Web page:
In the April *Atlantic Monthly* I raised doubts as to certain aspects of the then uncompleted Nuremberg trial. Since that time I have had a chance to profit from comments of Mr. Justice Jackson, Professor Sheldon Glueck, Professor Max Radin, Professor Lon Fuller, an anonymous contributor to the July, 1946, *Law Quarterly Review*, and other writers; I have also read reports of the trial and have studied a summary of the judgment. This further investigation has led me to resolve some of my earlier doubts, and I hope that if I state my own change of views I may contribute to the thinking of others who are concerned about the great questions raised by this trial.
The doubt which seemed to critics of the Nuremberg trial most fundamental was whether the defendants could properly be held to answer a charge that they had engaged in "the crime of aggressive war." Was there any such substantive offense?
Many who replied affirmatively contended that "the crime of aggressive war" was no different from the specific war crimes (such as killing a captured enemy civilian) that had been defined in the Hague Convention of 1907. That is, they argued that waging an aggressive war was a crime that had been outlawed by a specific treaty or treaties; and that individuals who engaged in such conduct, like individuals who engaged in the slaughter of captured civilians, were triable by any tribunal established for the occasion by a warring power, and were punishable by any penalty prescribed for the occasion by that power.
That argument seems to me unsound. It does not seem to me that an examination of the pre-war treaties, conference proposals, diplomatic correspondence, and juristic writings shows that there was a specific international covenant that individuals who waged an aggressive war were criminals in the same sense that there was a specific international covenant that individuals who killed captured civilians were criminals.
But it is not sufficient to stop with that purely analytical approach. There remains this inquiry: Is it just to declare, after hostilities have begun, that planners of an aggressive war are criminal?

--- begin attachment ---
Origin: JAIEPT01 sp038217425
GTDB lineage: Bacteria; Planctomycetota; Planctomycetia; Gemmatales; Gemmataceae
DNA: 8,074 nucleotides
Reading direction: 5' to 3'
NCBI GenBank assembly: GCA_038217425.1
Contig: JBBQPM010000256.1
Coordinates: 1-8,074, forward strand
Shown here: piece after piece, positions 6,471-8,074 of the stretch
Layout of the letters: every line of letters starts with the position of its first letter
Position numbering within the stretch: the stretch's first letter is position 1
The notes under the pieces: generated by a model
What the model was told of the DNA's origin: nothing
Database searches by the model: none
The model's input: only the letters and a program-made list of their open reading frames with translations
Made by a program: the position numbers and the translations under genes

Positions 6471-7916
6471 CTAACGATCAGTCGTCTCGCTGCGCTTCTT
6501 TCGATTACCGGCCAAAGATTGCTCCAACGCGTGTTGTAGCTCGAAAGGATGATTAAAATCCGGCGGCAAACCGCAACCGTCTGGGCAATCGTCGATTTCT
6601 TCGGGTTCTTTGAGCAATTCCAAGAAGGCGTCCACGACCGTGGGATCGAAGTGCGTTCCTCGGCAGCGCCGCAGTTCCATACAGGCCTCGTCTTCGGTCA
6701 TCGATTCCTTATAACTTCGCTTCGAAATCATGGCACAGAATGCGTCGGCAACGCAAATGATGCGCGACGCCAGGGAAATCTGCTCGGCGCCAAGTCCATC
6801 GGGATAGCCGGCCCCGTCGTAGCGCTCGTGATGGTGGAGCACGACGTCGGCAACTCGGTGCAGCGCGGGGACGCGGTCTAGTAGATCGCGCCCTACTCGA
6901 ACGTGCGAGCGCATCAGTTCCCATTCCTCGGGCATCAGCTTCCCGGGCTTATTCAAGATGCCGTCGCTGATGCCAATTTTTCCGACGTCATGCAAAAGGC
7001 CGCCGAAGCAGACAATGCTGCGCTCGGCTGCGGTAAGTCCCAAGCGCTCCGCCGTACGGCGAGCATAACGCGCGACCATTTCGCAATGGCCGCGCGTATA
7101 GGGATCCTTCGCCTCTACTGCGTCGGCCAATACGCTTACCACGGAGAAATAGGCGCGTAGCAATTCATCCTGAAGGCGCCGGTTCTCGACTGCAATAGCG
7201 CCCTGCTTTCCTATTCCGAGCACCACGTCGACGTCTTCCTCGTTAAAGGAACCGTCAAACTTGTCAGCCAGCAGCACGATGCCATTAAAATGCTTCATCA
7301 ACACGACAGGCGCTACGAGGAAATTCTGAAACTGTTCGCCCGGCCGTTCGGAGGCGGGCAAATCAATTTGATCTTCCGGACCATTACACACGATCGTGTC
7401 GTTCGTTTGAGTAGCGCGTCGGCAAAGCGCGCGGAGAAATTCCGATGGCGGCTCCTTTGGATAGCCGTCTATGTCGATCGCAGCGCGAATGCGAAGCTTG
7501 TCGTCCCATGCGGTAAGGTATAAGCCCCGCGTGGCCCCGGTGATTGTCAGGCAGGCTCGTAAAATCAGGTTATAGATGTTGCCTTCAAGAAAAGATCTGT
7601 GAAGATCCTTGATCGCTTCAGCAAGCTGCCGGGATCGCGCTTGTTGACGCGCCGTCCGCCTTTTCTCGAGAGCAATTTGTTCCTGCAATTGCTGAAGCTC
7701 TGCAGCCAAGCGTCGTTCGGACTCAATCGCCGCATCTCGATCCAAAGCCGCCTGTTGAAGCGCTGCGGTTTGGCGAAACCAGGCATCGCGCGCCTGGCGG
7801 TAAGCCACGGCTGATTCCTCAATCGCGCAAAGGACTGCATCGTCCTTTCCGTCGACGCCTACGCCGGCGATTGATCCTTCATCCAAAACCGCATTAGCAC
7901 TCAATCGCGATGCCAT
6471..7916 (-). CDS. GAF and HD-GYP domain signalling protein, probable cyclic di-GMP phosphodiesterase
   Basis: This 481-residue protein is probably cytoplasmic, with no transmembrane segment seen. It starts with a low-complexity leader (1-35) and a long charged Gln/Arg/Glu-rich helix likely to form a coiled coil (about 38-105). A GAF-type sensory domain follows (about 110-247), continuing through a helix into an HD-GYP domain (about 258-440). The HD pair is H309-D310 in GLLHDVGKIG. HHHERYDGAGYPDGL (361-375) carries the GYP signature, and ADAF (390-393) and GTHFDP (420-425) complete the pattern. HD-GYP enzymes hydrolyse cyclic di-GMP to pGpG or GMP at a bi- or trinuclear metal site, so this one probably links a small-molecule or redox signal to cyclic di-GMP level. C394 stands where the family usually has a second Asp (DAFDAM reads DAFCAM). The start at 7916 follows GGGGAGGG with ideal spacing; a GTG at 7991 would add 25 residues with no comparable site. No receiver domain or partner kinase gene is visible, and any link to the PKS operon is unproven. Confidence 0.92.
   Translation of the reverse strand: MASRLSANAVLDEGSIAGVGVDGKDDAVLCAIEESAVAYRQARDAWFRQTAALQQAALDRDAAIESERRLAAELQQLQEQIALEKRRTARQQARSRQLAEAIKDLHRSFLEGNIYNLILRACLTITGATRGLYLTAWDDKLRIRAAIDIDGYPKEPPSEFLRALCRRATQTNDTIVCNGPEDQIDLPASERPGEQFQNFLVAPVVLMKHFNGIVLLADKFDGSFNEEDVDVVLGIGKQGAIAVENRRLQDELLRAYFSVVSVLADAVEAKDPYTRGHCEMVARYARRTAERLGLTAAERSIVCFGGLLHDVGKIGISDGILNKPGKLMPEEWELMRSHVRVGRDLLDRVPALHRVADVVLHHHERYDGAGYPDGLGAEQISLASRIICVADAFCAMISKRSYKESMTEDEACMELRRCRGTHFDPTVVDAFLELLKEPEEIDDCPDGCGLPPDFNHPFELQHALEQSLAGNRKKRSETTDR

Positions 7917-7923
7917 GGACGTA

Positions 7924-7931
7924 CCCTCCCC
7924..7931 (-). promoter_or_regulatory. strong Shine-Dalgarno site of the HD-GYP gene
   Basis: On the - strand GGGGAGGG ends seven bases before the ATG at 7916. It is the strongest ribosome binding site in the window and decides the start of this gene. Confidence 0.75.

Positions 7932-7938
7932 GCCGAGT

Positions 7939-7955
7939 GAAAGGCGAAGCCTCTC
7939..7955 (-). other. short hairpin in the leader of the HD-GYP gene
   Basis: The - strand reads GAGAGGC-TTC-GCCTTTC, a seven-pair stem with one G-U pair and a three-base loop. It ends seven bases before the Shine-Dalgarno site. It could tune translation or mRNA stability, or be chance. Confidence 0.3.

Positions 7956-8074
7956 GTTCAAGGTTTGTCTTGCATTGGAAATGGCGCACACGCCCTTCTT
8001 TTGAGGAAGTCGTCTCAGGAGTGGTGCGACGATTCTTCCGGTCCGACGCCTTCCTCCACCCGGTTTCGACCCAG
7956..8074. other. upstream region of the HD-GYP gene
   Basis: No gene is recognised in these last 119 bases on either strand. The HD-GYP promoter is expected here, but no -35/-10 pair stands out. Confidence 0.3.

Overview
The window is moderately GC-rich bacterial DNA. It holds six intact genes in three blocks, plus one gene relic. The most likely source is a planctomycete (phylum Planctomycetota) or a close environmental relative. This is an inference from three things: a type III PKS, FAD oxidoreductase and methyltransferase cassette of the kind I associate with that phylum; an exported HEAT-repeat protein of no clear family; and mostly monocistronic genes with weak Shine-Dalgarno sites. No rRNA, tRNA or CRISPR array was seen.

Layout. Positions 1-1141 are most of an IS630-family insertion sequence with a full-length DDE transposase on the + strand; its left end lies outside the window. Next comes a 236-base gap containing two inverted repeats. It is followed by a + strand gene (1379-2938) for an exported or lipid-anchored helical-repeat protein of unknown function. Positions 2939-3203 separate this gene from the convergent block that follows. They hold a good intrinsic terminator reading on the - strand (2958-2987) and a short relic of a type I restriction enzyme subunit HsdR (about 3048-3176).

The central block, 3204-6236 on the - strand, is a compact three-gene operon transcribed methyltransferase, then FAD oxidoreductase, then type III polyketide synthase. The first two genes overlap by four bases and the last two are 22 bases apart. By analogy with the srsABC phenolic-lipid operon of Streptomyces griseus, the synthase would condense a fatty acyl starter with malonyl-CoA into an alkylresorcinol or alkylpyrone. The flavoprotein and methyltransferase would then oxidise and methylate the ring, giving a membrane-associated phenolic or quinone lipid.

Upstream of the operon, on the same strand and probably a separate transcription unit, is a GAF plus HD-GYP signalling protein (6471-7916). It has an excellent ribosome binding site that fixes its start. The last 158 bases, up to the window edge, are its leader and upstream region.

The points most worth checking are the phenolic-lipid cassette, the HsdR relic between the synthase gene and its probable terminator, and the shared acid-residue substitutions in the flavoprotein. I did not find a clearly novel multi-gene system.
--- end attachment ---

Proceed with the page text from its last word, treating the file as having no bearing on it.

Those who believe that it is, make a twofold contention. First, they say that when these defendants planned this war both they and everyone else would have admitted that the planning of aggressive war was a violation of standards which, whether or not they had been formulated like the Hague conventions, were universally accepted by the international community in treaties and otherwise; and that no one should be surprised to see such deliberate violations stamped as criminal. Second, they say that international criminal law in its present almost primitive state is similar to early domestic criminal law, and therefore requires not only the application of enacted law and of judicial precedent, but also the retroactive declaration of new law.
At first I was shocked by those contentions. I was prepared to assent to the statement that the defendants deliberately violated standards which had been widely accepted. But I hesitated to concede that any state or group of states should have the power retroactively to affix the additional label "criminal" to conduct which, when it occurred, was commonly regarded only as a violation of accepted standards and of treaties. It seemed to me that to allow such retrospective labeling opened the door to an arbitrary selection of offenders. It struck at the roots of constitutional limitations on power and contradicted the teachings of the philosophers of liberty. Moreover, while I was prepared to assent to the proposition that some topics in international law could be, and had been, developed by judicial tribunals declaring the law retroactively, I was not aware that the particular branch of international law which dealt with individual crimes had ever been thought to be susceptible of retroactive codification by judges or by states.